If you buy this phone with a Vodafone package you will have access to Vodafone Live!. This is simple to access through the Web menu or just by pressing the top right button which will connect you instantly. This will allow you to browse the web through the Vodafone Live! homepage which has a lot of quick links to click on to get such things as news, sports, film, music, facebook, celebrity gossip updates or you can enter specific sites that you want to go to. You can also set bookmarks to make your surfing experience that bit quicker.
For me this is actually a painful experience - you have to wait absolutely ages for pages to open and it's quite a tiny screen to view things on so there would be a lot better phone out there that would be much better suited for connecting to the internet. I normally only use this if I want to find something out urgently.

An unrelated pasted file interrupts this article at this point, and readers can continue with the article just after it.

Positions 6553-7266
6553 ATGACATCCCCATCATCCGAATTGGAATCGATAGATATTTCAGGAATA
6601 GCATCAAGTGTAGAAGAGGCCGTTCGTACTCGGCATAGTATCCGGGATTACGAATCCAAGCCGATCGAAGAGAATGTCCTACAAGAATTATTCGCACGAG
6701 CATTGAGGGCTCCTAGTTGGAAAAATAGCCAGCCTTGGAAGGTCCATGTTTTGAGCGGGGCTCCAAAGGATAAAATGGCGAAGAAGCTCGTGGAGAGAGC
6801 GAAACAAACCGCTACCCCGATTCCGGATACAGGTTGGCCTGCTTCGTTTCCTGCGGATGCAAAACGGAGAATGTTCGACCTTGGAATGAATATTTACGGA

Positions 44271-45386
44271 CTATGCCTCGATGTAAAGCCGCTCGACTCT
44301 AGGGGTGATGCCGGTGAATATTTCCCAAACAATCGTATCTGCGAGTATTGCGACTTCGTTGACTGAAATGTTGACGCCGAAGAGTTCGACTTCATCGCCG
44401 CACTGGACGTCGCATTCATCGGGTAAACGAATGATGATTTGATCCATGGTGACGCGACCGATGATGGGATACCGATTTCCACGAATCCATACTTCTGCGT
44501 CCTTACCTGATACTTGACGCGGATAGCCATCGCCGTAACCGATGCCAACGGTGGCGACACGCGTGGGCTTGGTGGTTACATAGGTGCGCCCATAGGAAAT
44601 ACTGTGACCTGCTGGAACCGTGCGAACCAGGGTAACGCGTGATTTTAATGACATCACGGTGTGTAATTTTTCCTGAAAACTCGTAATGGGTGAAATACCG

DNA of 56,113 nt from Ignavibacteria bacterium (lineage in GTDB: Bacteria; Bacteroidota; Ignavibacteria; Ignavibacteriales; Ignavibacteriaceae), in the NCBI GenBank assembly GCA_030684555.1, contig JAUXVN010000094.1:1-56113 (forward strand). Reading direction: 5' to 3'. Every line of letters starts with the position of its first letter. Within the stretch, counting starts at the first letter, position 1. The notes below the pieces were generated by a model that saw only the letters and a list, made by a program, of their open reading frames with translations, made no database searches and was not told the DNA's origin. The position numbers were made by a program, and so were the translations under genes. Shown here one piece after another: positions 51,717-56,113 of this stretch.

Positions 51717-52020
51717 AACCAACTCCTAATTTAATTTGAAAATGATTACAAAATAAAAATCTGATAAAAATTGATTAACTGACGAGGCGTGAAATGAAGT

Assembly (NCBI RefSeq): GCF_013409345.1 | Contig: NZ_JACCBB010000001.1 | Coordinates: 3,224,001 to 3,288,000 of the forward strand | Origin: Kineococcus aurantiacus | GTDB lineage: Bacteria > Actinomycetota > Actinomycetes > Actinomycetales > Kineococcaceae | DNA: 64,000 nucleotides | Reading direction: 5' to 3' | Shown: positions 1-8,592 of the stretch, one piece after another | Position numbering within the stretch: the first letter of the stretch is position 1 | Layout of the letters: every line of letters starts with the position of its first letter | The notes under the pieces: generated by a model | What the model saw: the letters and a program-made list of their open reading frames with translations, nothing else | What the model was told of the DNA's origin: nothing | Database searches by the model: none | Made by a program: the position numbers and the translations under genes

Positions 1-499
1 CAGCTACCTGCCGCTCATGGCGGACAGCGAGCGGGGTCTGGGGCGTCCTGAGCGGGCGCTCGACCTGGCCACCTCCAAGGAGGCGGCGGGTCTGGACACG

* Bluetooth - an easy way to share your files between mobiles or with you PC / any other Bluetooth device. You can set your phone to permanently visible, temporarily visible or hidden.
* Call Logs - keeps a log of all calls, missed calls, received calls, dialled numbers, message recipients.
* Voice Recorder - Allows you to record sound for up to a minute a clip. The closer to the phone you get the better quality of the sound recording.
* Alarm Clock / Timer / Stopwatch
* Games - free games include Phantom Spider where as a pilot you must fight the army of the Evil Tarantula; Snake; Sudoku and some Demos that will try to hook you in and make you pay later of PAC-MAN, Platinum Solitaire and Tetris.
* Converter - gives converters for Temperature, Currency, Cooking, Weight, Length, Area and Volume.
* Expense Manager - helps you managed your budget by allowing you to writ plans and run daily and monthly overview.
My Final Thoughts